The most annoying thing about OnePoll is the fact that you get screened out of so many surveys for the same reason. For example if you say your single you might get screened out and then the next day you are asked if you're single again which screens you out again. This wastes a lot of time and slows down the earning rate considerably. Some days you see £1 of surveys and waste 5 mins getting screened out of 60p of them.
Typical Surveys 

Refer a Friend

One way to boost your earnings is by referring a friend. You are paid once you initially refer a friend and then this payment is topped up as they pass various milestones. This does help you towards your £40 payout and referring near the end can tip you over.

Joins = 50p
Hits £20= £1
Hits £40 = £2.50
Total = £4.00 per person

However annoyingly you can only contact 10 people. If one of them does not join after getting an email you lost one of your 10 chances forever at getting a sign-up. That sucks.

OnePoll CashBack Review

To cut a long story short I generally would not advise that you bother with OnePoll cashback. The rates paid are almost always worse than Qudico and TopCashback. Using OnePoll cashback is just a way to earn less money than you could otherwise get. On average that is. If your not lazy the story is different...

Perhaps the rate might be higher occasionally so it is worth checking but I certainly would not make OnePoll your main cashback site. If you are really into Cashback do sign up and add it to the list you check - sometimes they are the best. The following example shows how important it is to shop around when it comes to cashback. Sometimes the differences can be extreme (sometimes it's the other way around but usually TCP is best).

Hotels.com at TopCashback
Hotels.com at OnePoll Cashback

On the other hand occasionally there are good offers unique to OnePoll cashback which are worth taking. Particularly the "easy money section". Occasionally you can get a little bit of money for signing up for other survey sites (I'm sure you were going to anyway) and taking other offers. Those who are very good at mathematics and have rock solid discipline can occasionally find advantage play opportunities in the gambling cashback offerings (not advised for 99% of people).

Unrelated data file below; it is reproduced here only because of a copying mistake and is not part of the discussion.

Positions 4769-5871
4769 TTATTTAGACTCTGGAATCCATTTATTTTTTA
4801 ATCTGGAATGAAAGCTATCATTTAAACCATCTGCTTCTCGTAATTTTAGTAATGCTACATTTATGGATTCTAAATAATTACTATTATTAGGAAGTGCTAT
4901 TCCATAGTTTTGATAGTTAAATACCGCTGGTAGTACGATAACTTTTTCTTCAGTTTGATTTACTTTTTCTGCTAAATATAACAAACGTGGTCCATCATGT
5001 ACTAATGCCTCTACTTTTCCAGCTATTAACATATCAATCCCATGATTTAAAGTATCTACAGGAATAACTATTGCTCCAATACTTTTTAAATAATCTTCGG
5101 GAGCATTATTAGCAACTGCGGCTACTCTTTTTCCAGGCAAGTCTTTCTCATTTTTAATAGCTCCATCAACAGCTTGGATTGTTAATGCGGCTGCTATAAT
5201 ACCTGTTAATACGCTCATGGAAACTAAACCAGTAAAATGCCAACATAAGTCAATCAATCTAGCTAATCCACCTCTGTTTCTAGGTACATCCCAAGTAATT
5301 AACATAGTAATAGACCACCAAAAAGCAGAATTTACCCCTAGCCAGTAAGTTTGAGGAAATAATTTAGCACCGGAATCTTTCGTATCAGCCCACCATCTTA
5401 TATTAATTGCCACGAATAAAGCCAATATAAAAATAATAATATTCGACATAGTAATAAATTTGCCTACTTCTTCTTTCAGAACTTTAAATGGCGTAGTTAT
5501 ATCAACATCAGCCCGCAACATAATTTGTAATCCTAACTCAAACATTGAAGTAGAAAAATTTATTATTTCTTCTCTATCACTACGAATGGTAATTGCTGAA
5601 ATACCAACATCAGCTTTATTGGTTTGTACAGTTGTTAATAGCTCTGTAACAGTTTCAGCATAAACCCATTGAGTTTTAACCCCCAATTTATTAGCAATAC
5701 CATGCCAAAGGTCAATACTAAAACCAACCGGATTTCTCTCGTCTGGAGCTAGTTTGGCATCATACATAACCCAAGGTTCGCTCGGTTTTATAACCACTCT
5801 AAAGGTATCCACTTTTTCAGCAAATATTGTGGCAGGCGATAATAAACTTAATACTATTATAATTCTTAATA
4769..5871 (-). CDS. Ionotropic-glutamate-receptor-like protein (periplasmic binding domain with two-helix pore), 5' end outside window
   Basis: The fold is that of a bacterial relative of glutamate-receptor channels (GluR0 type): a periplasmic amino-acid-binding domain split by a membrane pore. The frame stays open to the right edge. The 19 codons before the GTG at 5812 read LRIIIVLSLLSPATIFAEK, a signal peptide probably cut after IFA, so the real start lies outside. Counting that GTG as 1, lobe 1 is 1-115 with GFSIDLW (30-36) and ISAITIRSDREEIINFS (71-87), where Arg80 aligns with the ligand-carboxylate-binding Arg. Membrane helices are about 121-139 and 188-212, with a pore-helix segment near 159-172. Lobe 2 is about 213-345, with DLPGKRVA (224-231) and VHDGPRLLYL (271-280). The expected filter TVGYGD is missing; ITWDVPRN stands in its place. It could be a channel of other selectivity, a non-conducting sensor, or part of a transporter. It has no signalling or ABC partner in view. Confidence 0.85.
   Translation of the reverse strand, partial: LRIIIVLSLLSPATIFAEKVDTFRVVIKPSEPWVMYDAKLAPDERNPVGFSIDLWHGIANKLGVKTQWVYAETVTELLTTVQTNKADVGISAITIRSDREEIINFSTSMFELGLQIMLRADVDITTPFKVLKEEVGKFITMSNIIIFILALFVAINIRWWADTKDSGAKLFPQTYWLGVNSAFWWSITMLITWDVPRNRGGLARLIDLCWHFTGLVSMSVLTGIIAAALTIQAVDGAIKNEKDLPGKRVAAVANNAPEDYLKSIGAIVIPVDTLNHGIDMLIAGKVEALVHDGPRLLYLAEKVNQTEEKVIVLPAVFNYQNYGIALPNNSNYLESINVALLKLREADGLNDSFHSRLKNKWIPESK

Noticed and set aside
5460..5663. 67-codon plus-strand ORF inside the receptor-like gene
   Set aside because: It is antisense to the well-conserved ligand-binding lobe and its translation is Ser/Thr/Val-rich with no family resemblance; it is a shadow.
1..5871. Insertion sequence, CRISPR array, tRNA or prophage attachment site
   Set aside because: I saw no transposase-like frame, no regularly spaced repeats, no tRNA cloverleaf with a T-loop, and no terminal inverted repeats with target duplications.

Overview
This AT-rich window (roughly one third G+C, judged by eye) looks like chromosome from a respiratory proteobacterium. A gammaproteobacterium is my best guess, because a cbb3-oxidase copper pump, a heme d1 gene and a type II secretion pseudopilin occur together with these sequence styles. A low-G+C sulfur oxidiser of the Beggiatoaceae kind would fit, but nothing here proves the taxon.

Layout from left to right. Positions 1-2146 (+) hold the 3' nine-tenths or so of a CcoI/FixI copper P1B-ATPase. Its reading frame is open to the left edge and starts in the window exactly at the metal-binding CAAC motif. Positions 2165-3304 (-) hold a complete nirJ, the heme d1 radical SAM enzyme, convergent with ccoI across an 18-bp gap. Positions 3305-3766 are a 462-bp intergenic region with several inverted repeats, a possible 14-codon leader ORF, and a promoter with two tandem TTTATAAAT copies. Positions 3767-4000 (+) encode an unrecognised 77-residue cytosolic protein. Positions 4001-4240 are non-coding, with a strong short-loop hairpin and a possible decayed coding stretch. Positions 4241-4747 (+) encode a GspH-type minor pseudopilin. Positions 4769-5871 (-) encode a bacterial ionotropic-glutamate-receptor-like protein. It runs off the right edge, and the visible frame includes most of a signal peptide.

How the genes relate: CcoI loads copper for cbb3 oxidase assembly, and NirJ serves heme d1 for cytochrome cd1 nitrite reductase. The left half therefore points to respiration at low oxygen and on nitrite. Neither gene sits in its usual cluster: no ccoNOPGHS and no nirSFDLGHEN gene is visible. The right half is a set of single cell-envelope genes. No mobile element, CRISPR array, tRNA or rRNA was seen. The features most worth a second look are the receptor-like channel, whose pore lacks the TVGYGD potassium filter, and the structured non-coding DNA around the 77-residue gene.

A Few offers worth looking into

What About OnePoll+?

OnePoll+ allows you to do longer surveys that pay much more. Typically 50p to around £3. However, like OnePoll Cashback, I don't think that it is worth bothering with. The dirty little secret here is that it is basically just a clone of the survey site Crowdology but with double the payout minimum (currently £8 at OnePoll+ against only £4 at Crowdology). Worse still OnePoll plus earnings do not get added towards the £40 total so you now have two separate minimums to get to before you get paid out for all your survey time.


If you are really into surveys add OnePoll to your list. They do pay and your total earnings will go up. However as far as survey sites go it is low down the list as many pay more for less. Most people joining will never manage to get to the £40 payout. If you are not willing to put in the hours don't bother joining.

We got there eventually

Tuesday, 24 February 2015

Is Cash Flow One Word or Two?

This is an issue that I recently came across when writing up the finances for a report. I was in charge of discounted cash flows so I needed to figure out whether it was "cash flow" or "cashflow". There appeared to be no simple definitive answer so I decided to write one. My conclusion is:

Although both are used cash flow is much more commonly used and so should be used.  

Tellingly performing a Google search for "cashflow" gives results that all use "cash flow" with the exception of brand names. 

Results obtained from searching "cashflow". I'm logged into two Google accounts which is why I have to use incognito (before you start accusing me of anything)

Furthermore when I took a look at the annual reports of a few companies such as Drax Plc, Lancashire Holdings Ltd and Standard Chartered Plc they all use cash flow. Hence I would say that if you use cash flow you are in good company. 

I guess this is a matter of prescriptive (how it should be) vs descriptive grammar (how it is actually understood). If we take a descriptive approach its clear that cash flow is the one that is best used.  If you stick with "cash flow" in your reports you should be fine. If you are challenged on it just quote some of the references I've given you.